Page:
Five Tier-1 banks have declared N1.611 trillion gross earnings in their half year audited results for the period ended June 30.
Gross earning is the total amount of income earned by these banks from January 1, 2021 to June 30, 2021.
However, competition for market shares, asset quality and customer base created wide gaps between each of the banks’ results.
The banks achieved these results despite tough economic environment and regulatory guidelines that reduced financial institutions’ income lines and profitability through rates control.
In a report: “Nigerian banks: Resilience built in”, analysts at Coronation Research said this year’s rates are heading back up again, with 1-year Nigerian Treasury Bill (T-bill) rates risen from 0.65 per cent in January to 9.77 per cent recently.
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“The rate at which banks lend to each other, the inter-bank rate, has also gone up sharply, with 1-month Nigeria Interbank Offered Rate (NIBOR) rising from 0.54 per cent in January to 12.55 per cent recently.
“Financial institutions that depend on short-term funding in the marketplace, and that have relied excessively on duration trades for their asset yields, could be facing problems this year.”
GTCO’s audited half-year result for the first half of the year showed N207.91 billion gross earnings, a drop from N225.14 billion it achieved in the corresponding period of 2020.
The decline in the banks’ earnings followed drop in net interest income from N127.62 billion in 2020 half year to N107.06 billion in 2021, representing 16.11 per cent decline.
The bank’s operating expenses also rose, leading to decline in profit before tax by N166.58 million to N93.06 billion, while earnings per share dropped to N2.79 from N3.32.
Analysts at Coronation Research said: “The pass-through of rising interest rates on customer loans may become evident in the third quarter numbers, potentially restoring Net Interest Income. The recent fall in market interest rates may also help this happen. Combined with the remarkable rise in Net Fees & Commissions, there is the potential for earnings to recover.”
FBN Holdings’ gross earnings stood at N291.2 billion. FBNH however, earned significant revenue from commissions, which rose from N46.7 billion to N57.3 billion, helping it compensate for the lower-income earned from interest on loans.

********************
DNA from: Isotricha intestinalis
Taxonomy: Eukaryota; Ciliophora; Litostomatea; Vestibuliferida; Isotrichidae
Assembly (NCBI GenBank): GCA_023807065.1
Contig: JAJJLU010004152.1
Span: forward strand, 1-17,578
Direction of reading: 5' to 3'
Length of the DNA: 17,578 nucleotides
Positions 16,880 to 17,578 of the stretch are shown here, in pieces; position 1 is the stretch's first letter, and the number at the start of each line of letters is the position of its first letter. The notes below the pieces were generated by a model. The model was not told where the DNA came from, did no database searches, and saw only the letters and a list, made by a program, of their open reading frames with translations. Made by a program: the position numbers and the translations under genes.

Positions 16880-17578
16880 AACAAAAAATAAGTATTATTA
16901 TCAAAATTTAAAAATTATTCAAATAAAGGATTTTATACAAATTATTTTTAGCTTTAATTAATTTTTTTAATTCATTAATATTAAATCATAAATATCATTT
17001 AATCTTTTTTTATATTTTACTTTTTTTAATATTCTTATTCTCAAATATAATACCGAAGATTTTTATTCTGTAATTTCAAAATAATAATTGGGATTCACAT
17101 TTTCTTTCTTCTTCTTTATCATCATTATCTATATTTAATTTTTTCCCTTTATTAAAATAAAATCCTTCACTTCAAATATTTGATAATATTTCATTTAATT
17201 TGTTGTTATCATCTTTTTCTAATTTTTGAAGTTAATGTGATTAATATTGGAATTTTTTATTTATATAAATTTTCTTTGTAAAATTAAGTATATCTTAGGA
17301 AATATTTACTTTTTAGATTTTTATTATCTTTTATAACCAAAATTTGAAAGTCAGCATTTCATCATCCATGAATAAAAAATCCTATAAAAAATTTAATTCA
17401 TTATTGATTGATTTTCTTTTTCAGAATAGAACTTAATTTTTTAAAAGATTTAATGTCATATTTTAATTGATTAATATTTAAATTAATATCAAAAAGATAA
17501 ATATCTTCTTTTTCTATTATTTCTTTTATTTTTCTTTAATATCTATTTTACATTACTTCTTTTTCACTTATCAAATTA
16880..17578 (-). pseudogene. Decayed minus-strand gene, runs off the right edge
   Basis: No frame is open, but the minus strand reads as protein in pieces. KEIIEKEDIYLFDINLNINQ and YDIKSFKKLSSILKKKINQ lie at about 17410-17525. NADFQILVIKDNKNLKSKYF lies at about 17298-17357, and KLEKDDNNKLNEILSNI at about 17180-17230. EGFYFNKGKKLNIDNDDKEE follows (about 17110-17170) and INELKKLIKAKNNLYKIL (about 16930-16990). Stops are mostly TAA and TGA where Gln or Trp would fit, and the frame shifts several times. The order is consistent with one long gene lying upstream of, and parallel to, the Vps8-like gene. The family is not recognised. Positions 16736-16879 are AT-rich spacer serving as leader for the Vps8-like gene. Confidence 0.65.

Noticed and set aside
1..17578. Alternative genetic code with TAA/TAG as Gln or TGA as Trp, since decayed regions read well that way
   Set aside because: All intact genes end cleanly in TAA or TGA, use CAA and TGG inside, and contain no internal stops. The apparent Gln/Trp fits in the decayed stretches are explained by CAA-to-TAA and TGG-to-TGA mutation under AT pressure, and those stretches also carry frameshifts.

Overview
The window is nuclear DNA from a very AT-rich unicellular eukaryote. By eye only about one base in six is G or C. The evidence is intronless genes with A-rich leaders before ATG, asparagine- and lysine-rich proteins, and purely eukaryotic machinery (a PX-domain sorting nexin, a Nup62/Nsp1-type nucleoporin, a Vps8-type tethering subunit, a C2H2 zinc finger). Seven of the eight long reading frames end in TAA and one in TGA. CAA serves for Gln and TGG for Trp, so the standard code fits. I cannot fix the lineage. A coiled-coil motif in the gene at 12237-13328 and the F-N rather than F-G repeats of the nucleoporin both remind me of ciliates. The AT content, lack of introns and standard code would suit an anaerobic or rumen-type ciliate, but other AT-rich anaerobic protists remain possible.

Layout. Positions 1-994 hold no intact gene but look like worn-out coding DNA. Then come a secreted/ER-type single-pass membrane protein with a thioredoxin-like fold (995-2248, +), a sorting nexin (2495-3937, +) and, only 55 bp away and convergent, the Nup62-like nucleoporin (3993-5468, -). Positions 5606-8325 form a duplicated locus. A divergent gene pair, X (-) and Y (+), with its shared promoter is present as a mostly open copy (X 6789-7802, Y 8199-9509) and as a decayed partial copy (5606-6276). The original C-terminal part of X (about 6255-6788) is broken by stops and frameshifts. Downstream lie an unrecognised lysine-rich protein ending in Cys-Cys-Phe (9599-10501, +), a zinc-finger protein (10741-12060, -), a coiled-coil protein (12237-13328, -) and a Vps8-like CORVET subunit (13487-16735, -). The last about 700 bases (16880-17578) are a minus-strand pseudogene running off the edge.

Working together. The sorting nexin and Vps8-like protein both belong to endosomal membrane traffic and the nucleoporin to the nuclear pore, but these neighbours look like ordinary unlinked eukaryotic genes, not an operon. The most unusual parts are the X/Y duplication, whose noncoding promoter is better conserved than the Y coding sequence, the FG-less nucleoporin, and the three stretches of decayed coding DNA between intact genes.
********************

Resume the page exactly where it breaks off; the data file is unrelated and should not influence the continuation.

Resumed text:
FBNH also showed strong growth in net earnings from commission and fees moving from N46.7 billion to N57.3 billion.
UBA’s gross earnings stood at N316 billion during the period under review. The gross earning was a significant increase from N300.6 billion it achieved in the first half of 2020. Its assets growth was also significant, from N7.7 trillion to N8.3 trillion.
The bank recorded a much lower loan impairment, going from N7.8 billion last year to N4.1 billion in the period under review. Deposits by customers crossed the N6 trillion mark as well, growing by 7.4 per cent to N6.1 trillion in the period under review, compared to N5.7 trillion as of December 2020.
UBA also recorded significant growth in its net commissions and fees income growing from N38.5 billion to N45.7 billion.
Zenith Bank gross earnings for the half-year of 2021 stood at N345.6 billion. The gross earnings showed a decrease by 0.15 per cent from N346.09 billion in same period of 2020. The bank’s interest income declined from N216.9 billion in the first half of 2020 to N203.9 billion same period this year.
Zenith Bank reported a significant increase in its net commission and fees, growing from N33.5 billion to N47.6 billion. This helped to mitigate the drop in interest income.
The bank also had a higher net interest income and grew its customer deposits to N5.7 trillion in 2021 from N5.3 trillion at the end of 2020.
Access Bank posted N450.6 billion gross earnings during the first half of this year. The figure represents 13.6 per cent, growth from N396.7 billion achieved in same period of last year.
Access Bank had aggressively raised its loan book from N3.6 trillion to N3.9 trillion. However, the most significant impact on gross earnings was its earnings from commission and fees which rose to N58.7 billion from N40.5 billion. Access Bank appears to be leveraging on its asset base to drive revenue growth.
The bank raked in billions in gross earnings even as its loan losses remained high at N28.6 billion in the first half of this year compared to N29.6 billion incurred last year.
“Access Bank clearly transformed itself with its acquisition of Diamond Bank, which was completed and consolidated in 2019,” the analysts said.